Consolidation of immovable property and the associated processes

The Oxford English dictionary defines consolidation as “the action or process of combining a number of things into a single more effective or coherent whole”. The Merriam Webster dictionary defines it as “the process of uniting” or the “unification and / or joining together of two or more parts”.

25 Apr 2023 4 min read Real Estate Law Alert Article

At a glance

  • Consolidation of property involves combining two or more properties into a single larger property.
  • The requirements for property consolidation include ownership by the same person or entity, shared border, same registration division, and same province.
  • Reasons for property consolidation can include building a larger house, creating a conservancy, or developing an estate. The process involves town planner appointment, submission and approval of consolidation application, surveying, approval by the Surveyor-General, and registration through a conveyancer. Required documentation includes consolidation diagram, current holding title deeds, consent from bond holders (if applicable), and SPLUMA consent. After registration, municipal accounts need to be updated accordingly.

Therefore, consolidation of property can be defined as being the consolidation of two or more properties to form one larger property.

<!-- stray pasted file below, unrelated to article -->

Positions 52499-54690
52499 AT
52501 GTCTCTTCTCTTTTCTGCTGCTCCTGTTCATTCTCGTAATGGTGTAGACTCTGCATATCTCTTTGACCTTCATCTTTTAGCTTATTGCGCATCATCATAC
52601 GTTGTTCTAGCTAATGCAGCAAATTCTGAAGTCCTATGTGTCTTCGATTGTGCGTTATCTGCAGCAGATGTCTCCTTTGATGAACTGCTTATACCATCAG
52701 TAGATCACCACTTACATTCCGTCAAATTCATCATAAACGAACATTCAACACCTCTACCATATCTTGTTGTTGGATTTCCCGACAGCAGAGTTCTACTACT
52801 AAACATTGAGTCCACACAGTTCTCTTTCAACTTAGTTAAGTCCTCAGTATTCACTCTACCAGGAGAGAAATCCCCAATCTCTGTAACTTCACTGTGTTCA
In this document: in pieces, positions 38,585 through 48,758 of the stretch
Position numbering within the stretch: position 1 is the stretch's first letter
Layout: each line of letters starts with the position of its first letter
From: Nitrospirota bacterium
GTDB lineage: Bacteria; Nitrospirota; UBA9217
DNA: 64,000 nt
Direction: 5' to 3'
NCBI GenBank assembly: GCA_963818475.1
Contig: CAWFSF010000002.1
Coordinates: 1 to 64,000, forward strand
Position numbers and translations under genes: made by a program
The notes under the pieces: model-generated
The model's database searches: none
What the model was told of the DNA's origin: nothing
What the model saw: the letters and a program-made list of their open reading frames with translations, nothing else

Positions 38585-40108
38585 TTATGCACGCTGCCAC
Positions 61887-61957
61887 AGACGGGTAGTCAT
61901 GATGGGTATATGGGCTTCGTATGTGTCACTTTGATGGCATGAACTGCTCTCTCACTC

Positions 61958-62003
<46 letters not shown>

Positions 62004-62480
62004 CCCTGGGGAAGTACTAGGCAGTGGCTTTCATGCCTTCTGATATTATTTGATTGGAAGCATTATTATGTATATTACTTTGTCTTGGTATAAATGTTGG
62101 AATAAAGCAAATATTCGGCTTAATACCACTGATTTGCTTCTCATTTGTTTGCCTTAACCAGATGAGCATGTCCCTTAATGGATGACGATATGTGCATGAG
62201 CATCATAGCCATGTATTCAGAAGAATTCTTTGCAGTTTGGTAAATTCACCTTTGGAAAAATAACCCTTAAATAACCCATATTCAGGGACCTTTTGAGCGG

Section 40 of the Deeds Registries Act 47 of 1937 (Act), with specific reference to section 40(1)(a) to (f) deals with the requirements for the consolidation of properties. In brief, this section states that in order for properties to be consolidated, the following requirements need to be met:

  • The properties need to be owned and registered in the name of the same person and/or entity or, by two or more persons and/or entities in the same undivided shares in each of the properties.
  • The properties need to share a common border (be contiguous to each other).
  • The properties must be in the same registration division of the same township. This means that a property in one proclaimed township may not be consolidated with a property in a different proclaimed township even though they share a common border, for example a property in Blue Hills Extension 82 cannot be consolidated with a property in Blue Hills Extension 109 even though they share a common border.
  • The properties must be in the same registration division, for example, properties that fall within the I.R. registration will not be able to be consolidated with properties that fall within the J.R. registration division.
  • The properties need to be in the same province.

The Registrars’ Conference Resolution 26 of 2011 states that properties which comply with the requirements of section 40 of the Act may be consolidated even if they fall under different local authorities (municipalities).

Reasons to consolidate property

A few examples of reasons where a property owner would consider consolidating their properties:

  • Where a property owner of two adjacent properties intends to build a larger house on the property, which will be positioned over both properties.
  • For the creation of a large conservancy by the consolidation of several farms.

The development of a residential estate and/or office park on two or more properties.

The process to be followed by a property owner when deciding to proceed with the consolidation of properties is as follows: